Wednesday, July 16, 2008

Writing, With Kids

Over the past couple of days, I've been trying to work under two kinds of pressure: chronological, and family-induced.

The first is obvious: my fellowship year is almost over, classes begin in six weeks (yeep!), and I'm still proofreading, filling in square brackets, and writing an introduction and conclusion. I'm far, far behind, and have precious little time to catch up.

The second bit of pressure is unusual: due to a series of family events and dynamics, I have been called across two time zones to babysit my five year-old nephew for five days. I love him, just like I love my six year-old niece, and he can be a lot of fun, but boy, this is one high-energy kid. He never stops, and he never plays on his own.

Here's the hilarious bit: when I explained to my mom that I'd do this, but mentioned that I'd need to head home right afterwards, and not stay around to visit, because I had to write write write, and that five days was doable, but only just barely, she said, "Well, you know, you can put him down in front of a video for half an hour and write then."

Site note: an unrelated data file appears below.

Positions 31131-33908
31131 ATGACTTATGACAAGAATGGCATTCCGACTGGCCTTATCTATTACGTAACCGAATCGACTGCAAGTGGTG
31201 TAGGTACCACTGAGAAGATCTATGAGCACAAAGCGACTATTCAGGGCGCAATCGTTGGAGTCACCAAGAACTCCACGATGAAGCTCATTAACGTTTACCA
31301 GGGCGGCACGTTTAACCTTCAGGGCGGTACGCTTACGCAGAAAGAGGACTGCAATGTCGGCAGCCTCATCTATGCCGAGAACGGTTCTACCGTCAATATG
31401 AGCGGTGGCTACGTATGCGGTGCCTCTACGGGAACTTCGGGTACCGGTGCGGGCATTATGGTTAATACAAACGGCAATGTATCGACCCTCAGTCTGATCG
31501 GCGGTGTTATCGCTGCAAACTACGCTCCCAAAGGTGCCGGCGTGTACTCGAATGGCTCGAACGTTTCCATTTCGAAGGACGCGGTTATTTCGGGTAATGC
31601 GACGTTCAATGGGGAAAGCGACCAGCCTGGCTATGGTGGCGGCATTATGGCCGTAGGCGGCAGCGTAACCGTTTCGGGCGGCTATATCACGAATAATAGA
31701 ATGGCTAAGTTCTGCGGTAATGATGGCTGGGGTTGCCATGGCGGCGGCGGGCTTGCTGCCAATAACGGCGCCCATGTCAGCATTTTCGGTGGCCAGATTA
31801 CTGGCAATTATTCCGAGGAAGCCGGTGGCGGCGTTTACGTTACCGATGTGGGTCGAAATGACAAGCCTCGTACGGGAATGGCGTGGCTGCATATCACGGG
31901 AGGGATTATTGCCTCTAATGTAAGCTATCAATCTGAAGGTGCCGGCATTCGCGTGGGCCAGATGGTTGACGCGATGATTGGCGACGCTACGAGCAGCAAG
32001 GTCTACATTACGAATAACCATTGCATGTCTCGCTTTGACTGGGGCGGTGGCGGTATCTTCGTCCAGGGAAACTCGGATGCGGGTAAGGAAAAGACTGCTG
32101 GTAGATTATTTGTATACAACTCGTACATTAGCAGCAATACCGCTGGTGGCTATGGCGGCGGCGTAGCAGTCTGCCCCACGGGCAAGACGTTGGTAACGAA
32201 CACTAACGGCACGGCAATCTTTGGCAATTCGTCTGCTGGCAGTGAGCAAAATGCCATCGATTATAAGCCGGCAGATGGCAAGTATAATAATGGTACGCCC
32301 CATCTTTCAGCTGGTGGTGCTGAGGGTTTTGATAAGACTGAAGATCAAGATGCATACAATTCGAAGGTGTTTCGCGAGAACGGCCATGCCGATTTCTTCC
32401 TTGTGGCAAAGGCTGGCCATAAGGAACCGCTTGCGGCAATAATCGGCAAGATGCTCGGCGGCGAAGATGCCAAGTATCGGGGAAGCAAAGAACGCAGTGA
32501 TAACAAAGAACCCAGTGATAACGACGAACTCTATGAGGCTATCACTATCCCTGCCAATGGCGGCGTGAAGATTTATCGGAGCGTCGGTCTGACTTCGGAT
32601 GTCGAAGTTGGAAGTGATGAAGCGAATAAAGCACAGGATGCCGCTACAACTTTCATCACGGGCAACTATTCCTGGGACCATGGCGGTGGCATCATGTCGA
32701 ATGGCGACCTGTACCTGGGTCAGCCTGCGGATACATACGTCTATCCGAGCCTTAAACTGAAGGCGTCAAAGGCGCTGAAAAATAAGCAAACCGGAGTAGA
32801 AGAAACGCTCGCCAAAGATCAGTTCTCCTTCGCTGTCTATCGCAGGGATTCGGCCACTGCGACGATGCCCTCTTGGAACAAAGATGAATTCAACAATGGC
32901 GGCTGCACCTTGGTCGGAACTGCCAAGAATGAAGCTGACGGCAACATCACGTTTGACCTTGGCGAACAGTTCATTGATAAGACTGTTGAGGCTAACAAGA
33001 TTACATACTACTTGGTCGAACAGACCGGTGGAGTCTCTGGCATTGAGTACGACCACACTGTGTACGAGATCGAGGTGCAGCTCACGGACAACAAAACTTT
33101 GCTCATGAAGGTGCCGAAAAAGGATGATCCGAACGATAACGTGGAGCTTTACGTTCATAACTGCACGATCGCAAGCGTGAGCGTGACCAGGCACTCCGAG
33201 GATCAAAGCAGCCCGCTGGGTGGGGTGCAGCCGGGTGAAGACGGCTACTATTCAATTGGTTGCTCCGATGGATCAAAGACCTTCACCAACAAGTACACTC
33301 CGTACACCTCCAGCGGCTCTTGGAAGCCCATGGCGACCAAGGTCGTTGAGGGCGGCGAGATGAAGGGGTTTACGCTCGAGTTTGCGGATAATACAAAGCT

This is not mom's fault – why should she know anything about the writing process? But the idea that I could sit down, immediately start writing, and make some sort of progress knowing that I'd only have 30 minutes? I imagine that there are academic-writer-parents out there who have found a way to do just that, but I suspect that most of them get up at 5:30 a.m., and stay up until past midnight in order to get their work done.

Anyway, I managed to drag myself out of bed early this morning, head to a local coffee shop, and get 525 words of the intro written before I have to run one fun errand (more on that tomorrow!), then pick up my nephew for eight hours of being the world's second-best spinster aunt. Good news: I get to have dinner with my old friend The Lazy Gardener tonight! Whoo hoo!!!

1 comment:

Anastasia said...

"I imagine that there are academic-writer-parents out there who have found a way to do just that,"

Yes.

"but I suspect that most of them get up at 5:30 a.m.,"

yes, sometimes

"and stay up until past midnight in order to get their work done."

oh, yes...definitely.

I would never expect a non-parent to be able to dive in and make 30 minutes of (let's face it, interrupted) time productive. I can only do it most of the time, not always. I don't mean to say it's because you're no good. It's because you haven't developed this as a survival skill. There's no changing you writing process for the afternoon, either. It just won't work.